Boaventura © Thomas Brasey
Boaventura © Thomas Brasey
Boaventura © Thomas Brasey
Boaventura © Thomas Brasey
Boaventura © Thomas Brasey
Boaventura © Thomas Brasey
Boaventura © Thomas Brasey
Boaventura © Thomas Brasey
Boaventura © Thomas Brasey
Boaventura © Thomas Brasey
Boaventura © Thomas Brasey
Boaventura © Thomas Brasey

These days we’re featuring some of our favorite submissions we’ve received for the recently closed #FotoRoomOPEN | OSTKREUZ edition. We’ve seen so much good work that it will take a few weeks to share them all with you! (By the way, we’re now accepting submissions for the new #FotoRoomOPEN | Format edition—this time the winner gets a $1,000 award).

Boaventura by 37 year-old Swiss photographer Thomas Brasey is a series about “a group of Swiss settlers who left Europe in 1819, when the continent was struck by famine. After a perilous journey, they arrived in South America and founded a town called Nova Friburgo on the mountains around Rio de Janeiro. The project consists of two distinct parts: a documentary series about Nova Friburgo today, and a series of staged photographs evoking the 1819 journey to Brazil.”

As soon as he learned about the Swiss settlers story, Thomas was immediately drawn to it as something that could allow him to speak of immigration: “I really wanted Boaventura to be both a historical/documentary project and a work about the very current topic of migration, but from a more general point of view. Reaching these two objectives at the same time was challenging, and furthermore they had to blend in a coherent and interesting way, hence the unusual structure of the series that mixes landscape photographs with portraits and still lifes.”

Boaventura is available as a photobook recently published by Kehrer Verlag. Here’s a bit more insight about Thomas’ approach to creating the work: “It was clear from the beginning that the series would feature a documentary part about how Nova Friburgo looks like today. I just had to link it to the settlers story—that’s why I included images of historically relevant places, remnants of Swiss identity and portraits of descendants of the Swiss settlers.

As to the second part about the 1819 migration to Brazil, I chose to make black and white still lifes of contemporary objects that however refer to the story of that journey and to the testimonies of the settlers. The series of still lifes is quite complex since some pictures literally illustrate historical facts, while others are much more allegorical. It uses objects, animals and people, mixes several ages and has different reading levels. So, to tie all the images together, it seemed like a good idea to shoot them in black and white, always using the same backdrop.”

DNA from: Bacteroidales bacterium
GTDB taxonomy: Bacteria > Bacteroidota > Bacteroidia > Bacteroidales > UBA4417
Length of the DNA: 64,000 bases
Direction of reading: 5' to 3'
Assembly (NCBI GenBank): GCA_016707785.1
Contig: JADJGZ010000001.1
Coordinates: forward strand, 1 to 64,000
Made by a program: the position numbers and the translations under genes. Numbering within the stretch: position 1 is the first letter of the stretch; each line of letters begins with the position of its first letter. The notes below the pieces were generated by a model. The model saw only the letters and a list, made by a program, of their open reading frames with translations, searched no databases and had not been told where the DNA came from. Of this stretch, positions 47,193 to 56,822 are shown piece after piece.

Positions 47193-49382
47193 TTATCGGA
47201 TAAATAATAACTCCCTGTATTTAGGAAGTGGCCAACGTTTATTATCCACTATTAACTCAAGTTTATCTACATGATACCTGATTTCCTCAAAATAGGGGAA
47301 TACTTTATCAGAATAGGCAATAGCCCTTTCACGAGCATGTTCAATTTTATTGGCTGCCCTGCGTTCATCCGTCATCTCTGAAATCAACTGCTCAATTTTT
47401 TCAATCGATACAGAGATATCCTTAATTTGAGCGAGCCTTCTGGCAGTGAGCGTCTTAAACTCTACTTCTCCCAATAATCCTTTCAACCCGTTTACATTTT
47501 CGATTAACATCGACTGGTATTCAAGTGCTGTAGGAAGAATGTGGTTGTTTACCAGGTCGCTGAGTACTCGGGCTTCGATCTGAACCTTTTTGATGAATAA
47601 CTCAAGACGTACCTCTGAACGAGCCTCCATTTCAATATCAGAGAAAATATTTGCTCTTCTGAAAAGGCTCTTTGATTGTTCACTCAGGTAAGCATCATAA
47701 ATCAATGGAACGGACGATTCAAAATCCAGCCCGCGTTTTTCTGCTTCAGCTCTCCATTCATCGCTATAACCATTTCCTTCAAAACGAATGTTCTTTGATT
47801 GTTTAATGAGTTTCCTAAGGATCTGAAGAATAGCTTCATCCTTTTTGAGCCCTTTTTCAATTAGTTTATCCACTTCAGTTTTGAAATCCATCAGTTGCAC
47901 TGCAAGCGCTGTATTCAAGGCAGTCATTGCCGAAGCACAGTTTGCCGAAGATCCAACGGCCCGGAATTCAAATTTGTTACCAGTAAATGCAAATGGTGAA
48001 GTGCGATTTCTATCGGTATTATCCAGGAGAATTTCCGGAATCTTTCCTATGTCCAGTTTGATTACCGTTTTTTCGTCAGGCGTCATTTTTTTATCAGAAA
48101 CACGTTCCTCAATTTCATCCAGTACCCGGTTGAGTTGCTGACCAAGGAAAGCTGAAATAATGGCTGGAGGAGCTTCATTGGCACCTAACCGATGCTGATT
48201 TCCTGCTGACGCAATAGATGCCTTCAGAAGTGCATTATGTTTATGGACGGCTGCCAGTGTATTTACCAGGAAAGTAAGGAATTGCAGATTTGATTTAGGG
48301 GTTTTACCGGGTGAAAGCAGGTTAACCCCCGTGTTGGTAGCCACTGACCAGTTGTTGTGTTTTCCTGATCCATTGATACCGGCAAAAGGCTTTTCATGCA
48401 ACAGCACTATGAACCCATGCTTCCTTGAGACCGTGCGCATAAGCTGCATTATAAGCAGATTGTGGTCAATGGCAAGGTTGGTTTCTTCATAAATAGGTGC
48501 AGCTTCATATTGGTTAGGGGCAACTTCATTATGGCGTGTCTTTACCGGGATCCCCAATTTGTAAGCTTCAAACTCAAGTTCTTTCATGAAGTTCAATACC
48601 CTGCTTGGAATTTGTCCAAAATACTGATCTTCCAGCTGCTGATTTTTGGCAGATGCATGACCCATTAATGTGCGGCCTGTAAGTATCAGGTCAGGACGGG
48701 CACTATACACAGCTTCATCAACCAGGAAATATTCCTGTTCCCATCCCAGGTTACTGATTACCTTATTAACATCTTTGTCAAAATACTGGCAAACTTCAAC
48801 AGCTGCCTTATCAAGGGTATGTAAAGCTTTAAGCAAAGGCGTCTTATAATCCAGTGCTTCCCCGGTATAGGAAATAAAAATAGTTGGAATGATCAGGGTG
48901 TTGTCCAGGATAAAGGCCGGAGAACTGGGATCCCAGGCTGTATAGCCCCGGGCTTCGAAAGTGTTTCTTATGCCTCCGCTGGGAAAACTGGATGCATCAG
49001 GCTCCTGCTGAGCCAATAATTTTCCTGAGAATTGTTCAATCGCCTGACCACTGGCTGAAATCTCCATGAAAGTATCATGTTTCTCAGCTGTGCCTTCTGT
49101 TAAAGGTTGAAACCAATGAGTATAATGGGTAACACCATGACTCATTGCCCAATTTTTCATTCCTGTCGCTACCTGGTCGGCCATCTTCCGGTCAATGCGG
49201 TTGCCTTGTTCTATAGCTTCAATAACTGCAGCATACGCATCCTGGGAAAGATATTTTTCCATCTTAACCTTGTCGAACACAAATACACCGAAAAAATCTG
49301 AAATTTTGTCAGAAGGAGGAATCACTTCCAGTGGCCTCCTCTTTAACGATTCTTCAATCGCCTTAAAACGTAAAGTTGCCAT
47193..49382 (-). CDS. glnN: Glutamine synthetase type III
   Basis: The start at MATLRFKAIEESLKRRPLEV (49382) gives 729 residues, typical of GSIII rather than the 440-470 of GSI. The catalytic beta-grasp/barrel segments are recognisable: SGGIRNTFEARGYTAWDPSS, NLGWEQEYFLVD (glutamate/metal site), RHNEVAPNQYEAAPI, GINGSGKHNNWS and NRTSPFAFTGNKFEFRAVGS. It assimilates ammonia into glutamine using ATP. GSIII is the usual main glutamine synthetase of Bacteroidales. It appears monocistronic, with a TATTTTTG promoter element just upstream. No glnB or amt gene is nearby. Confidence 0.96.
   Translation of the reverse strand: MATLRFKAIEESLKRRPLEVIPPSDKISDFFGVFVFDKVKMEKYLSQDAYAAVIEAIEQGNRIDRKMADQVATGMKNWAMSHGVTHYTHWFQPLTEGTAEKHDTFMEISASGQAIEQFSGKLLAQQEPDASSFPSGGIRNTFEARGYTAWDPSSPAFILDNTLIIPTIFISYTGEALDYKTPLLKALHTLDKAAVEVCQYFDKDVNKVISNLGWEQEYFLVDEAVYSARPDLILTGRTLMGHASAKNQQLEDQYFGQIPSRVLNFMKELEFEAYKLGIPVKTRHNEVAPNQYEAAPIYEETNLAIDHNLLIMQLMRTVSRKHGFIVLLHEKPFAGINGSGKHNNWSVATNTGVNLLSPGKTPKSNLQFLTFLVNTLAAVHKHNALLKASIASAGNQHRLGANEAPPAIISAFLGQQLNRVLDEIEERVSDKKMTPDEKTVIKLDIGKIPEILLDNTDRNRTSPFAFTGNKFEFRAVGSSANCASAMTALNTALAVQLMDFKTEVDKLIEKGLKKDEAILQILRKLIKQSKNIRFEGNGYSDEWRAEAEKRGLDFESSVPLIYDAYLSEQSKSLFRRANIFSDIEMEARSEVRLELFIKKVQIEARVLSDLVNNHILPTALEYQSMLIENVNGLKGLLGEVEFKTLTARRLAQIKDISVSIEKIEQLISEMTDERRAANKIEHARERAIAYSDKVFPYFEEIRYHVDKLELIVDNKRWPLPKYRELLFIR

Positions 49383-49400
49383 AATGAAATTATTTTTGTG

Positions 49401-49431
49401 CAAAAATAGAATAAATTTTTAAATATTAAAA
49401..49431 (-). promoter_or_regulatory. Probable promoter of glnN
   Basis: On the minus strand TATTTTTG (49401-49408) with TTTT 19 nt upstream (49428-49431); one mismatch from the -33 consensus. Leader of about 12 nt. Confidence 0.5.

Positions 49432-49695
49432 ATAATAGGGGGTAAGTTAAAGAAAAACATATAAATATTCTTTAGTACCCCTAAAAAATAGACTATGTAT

This is not the first time Thomas mixes different photographic genres in the same project: “If done correctly, I think it leads to a constructive interaction: the way the different types of images collide can evoke new ideas, new thoughts. Although my approach is rooted in documentary photography, my fear is that the strict recording of facts can be boring. Suppose I had only shot the color pictures of Boaventura: the work would have been an honest one (hopefully), but probably less interesting.”

I enjoy photography for its ability to deliver messages in a more open, subtle way than written media. I like the fact that a photographer doesn’t have to make a definitive statement, that viewers have a lot of space to interpret what they see. It also means that as a photographer, you don’t have to be an expert on a certain topic to make it the subject of a project, which is a fantastic liberty. Of course, this doesn’t mean you should not be serious about creating your work.”

Thomas wishes Boaventura encouraged viewers to reflect on the flux of migrants coming to Europe today: “I hope it’s an opportunity to think differently about migration issues, far from all the repetitive junk we see in the media. It cannot hurt to remember that not so long ago, people left Europe by boat to seek a better life elsewhere. Of course, those Swiss settlers and today’s migrants had different backgrounds, but there are some obvious similarities that are worth noticing.”

The main influences on Thomas’ photography were the photographers “on a line that goes from Walker Evans to Alec Soth. It’s my “documentary” base.” On top of that, he’s recently been inspired by non-documentary works as well—photographers like Luigi Ghirri, Broomberg & Chanarin, and Gregory Halpern. He’s also an admirer of Aleix Plademunt, Christian Patterson, Mikhael Subotzsky, and Martin Kollar. The last photobook he bought was Forcella by Jean-Marc Caimi and Valentina Piccinni.

Thomas’ #threewordsforphotography are:
Just. Be. Curious.

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